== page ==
Career Ladders for Long-Term Care Workers

As the Bell Policy Center has detailed in previous reports, there’s a growing crisis within Colorado’s caring workforce. This sector is comprised of the workers who provide frontline, hands-on care for our kids, our parents, and our aging friends and neighbors. Despite being responsible for the health and well-being of others, these workers, including long-term care workers, are often underpaid, under trained, and lacking needed benefits and career advancement opportunities. Collectively, these conditions make it difficult for our caring workforce to simultaneously support others and meet the needs of their own families and loved ones.

Related: Supporting Colorado Caregivers Through Respite Care

Creating a stronger, better supported caring workforce requires a multitude of interconnected solutions, including increased compensation, better working conditions, and tailored recruitment and retention initiatives. The development of career ladders — specific paths which allow workers to advance to higher paid and skilled positions within a given field — must also be part of any well-rounded response. While they exist across incomes and sectors, when used to bolster low-paid, entry-level workers (like many of those in the caring workforce), career ladders should include components that address the unique barriers and needs of their beneficiaries.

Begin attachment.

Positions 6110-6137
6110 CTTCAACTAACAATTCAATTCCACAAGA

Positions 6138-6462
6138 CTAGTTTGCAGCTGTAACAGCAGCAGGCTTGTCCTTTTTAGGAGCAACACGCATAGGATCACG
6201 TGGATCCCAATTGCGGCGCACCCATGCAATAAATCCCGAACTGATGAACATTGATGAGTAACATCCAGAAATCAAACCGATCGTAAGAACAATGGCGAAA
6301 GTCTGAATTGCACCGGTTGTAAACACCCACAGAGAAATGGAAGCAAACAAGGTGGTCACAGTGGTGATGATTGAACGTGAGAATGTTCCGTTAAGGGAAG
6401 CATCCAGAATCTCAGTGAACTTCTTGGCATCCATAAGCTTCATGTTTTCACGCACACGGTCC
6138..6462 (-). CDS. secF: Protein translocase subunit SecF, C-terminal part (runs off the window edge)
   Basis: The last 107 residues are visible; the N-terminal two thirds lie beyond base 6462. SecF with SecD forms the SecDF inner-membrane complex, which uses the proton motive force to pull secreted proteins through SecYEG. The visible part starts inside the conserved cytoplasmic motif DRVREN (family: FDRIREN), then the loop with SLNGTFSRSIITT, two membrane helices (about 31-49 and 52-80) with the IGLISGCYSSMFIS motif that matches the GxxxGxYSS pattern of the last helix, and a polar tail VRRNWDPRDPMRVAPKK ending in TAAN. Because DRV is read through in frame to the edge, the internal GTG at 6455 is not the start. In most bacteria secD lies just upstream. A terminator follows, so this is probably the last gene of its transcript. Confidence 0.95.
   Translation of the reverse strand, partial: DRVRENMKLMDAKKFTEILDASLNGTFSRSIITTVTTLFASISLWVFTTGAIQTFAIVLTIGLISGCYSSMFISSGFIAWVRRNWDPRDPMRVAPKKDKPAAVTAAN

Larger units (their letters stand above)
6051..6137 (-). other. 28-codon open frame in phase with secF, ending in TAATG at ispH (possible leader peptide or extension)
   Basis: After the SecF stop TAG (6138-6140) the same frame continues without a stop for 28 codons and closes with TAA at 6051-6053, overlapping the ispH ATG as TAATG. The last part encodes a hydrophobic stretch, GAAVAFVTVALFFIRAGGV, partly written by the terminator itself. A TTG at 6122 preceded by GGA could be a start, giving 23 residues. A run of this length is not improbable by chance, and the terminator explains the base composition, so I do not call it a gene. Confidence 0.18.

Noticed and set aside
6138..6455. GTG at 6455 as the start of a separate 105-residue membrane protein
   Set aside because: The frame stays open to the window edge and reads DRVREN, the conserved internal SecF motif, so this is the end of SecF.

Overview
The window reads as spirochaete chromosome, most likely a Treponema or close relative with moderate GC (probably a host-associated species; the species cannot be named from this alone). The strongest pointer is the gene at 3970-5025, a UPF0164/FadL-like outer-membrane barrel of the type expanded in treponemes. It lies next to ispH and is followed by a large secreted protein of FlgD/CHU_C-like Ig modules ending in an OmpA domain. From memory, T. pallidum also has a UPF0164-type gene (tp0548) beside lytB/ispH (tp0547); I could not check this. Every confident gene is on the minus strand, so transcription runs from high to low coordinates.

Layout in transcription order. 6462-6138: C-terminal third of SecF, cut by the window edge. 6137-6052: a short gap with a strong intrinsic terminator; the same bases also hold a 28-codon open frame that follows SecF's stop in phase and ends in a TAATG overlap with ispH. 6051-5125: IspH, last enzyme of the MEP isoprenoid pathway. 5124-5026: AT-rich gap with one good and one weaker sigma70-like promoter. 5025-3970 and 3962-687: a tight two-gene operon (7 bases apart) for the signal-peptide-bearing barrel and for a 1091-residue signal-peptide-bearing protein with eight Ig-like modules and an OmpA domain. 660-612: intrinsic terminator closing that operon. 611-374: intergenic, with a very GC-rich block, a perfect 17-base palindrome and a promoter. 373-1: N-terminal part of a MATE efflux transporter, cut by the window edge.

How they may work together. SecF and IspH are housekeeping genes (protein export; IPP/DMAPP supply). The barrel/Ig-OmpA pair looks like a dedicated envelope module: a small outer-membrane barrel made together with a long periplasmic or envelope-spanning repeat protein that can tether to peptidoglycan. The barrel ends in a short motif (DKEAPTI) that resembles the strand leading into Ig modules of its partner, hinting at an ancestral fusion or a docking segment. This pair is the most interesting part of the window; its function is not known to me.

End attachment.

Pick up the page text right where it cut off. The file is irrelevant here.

Our new brief examines how career ladders can be constructed for a specific segment of our caring workforce — long-term care workers who provide direct support for people with disabilities and older adults. Career ladders can be an important mechanism to help these workers move from in-demand low-paying jobs to in-demand higher paid positions.

Related: A New Way to Fund Long-Term Care

Developing career ladders is an essential way to invest in our state’s long-term care workers. Importantly, the infrastructure — the programs, institutions, and interest — to support successful career ladders for this workforce already exist. This momentum and energy can be built upon and leveraged. A successful long-term care career ladder system in Colorado must provide this workforce with comprehensive supports, build upon existing infrastructure, and allow for the development of stackable credentials.

Read the whole brief below and continue to follow the Bell’s work on Colorado’s caring workforce.

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